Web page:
programmes

▲ Involve young people’s organizations in training programmes (see box 5)

■ Ensure available rural training encompasses both the non-farm and

farm sectors

● Create and develop youth apprenticeship systems (see box 6).

25 For more information, see UNESCO International Institute for Educational Planning, IIEP Newsletter, Vol. XXIX,

No. 3 (September-December, 2011).

26 For more information on the scope for rural apprenticeship systems to create enhanced opportunities for

young rural women and men and the means by which this may be achieved, see ILO: Skills for Employment Policy

Brief: Upgrading Informal Apprenticeship Systems (Geneva, 2011).

27 For example, the Savannah Young Farmers Network (SYFN) in Ghana uses ICTs to deliver advisory services

tailored to the needs of young farmers through audio conferencing technology. For more information, see

http://ictupdate.cta.int/en/Feature-Articles/An-attractive-opportunity/(65)/1335189876.

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Box 5. Youth-oriented rural entrepreneurship development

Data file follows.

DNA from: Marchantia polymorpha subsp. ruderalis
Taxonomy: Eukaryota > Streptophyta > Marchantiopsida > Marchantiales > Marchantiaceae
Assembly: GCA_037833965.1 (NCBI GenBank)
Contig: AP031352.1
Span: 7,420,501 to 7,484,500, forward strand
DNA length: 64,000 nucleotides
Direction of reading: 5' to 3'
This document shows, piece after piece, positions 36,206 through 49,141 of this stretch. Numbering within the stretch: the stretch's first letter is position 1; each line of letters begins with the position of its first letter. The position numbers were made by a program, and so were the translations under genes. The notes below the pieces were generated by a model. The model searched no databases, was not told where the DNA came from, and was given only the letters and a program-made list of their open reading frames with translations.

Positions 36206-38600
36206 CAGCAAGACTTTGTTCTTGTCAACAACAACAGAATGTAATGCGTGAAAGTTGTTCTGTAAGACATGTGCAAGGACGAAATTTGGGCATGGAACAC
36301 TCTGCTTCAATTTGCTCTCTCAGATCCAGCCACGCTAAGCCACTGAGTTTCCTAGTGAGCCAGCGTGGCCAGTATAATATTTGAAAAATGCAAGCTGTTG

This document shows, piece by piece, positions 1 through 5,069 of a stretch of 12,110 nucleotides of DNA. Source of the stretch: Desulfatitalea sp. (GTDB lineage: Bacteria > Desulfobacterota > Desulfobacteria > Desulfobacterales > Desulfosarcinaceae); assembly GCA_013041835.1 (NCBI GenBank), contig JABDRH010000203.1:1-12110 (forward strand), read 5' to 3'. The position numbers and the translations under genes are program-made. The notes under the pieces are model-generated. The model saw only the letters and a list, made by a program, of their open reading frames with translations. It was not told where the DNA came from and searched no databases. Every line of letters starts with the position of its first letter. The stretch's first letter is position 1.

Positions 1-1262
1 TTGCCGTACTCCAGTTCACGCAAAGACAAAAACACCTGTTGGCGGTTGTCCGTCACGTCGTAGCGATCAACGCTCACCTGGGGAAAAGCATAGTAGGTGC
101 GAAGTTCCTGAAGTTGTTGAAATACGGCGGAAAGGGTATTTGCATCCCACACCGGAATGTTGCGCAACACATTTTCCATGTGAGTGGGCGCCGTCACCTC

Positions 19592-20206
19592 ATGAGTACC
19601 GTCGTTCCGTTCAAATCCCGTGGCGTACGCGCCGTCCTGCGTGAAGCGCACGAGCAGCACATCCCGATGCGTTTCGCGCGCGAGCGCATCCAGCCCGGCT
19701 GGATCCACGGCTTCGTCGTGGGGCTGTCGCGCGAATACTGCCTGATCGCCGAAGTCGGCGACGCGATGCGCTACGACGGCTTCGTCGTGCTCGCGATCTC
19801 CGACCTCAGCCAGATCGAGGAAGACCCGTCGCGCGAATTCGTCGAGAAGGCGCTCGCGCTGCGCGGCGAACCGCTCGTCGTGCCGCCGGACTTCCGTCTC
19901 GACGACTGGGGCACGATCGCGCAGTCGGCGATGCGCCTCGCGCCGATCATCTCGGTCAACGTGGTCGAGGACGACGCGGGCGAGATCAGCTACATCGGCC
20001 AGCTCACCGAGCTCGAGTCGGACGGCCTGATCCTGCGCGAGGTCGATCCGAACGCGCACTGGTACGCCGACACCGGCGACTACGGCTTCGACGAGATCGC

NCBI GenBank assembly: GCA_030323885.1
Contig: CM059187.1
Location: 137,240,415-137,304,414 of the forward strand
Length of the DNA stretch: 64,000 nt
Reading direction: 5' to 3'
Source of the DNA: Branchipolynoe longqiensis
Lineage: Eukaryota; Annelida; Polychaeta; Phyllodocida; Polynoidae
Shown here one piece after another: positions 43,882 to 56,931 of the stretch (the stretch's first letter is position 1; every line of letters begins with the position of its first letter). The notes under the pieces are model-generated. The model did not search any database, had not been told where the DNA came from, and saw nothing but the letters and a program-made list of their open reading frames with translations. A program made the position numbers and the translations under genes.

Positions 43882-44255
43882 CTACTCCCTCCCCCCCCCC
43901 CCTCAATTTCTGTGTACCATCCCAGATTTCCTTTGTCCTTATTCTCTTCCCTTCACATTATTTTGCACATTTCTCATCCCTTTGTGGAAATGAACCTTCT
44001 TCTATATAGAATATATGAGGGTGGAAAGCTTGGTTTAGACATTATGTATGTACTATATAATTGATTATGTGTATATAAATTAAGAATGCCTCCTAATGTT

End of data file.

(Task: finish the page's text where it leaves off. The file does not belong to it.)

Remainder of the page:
The Project for the Promotion of Rural Entrepreneurs, supported by IFAD, aimed to create

sustainable enterprises and decent employment in selected poor rural regions of Senegal.

Training was carried out using the ILO’s Start and Improve Your Business methodology, 28

prioritizing young women and men. Training, with a goal of creating viable businesses and

providing employment, focused on building the skills of local business development service

providers and enabling existing and potential small-scale entrepreneurs to access these

services. Complementary measures included creating employer organizations to represent

young entrepreneurs. The objective was to enable them to create market opportunities for their

members, lobby local authorities and develop decent employment within MSMEs. In all,

160 representatives of professional organizations were trained, and support was given to

38 producer organizations. To date 1,500 MSMEs and 4,000 jobs have been created, of which

63 per cent were for young people.

More information is available at (in French) http://operations.ifad.org/web/ifad/operations/

country/project/tags/senegal/1308/project%20overview.

Box 6. On-the-job training for young people

The population of Madagascar has increased by 300 per cent in the last 30 years and is

expected to double again by 2030. In this context, creating opportunities for the estimated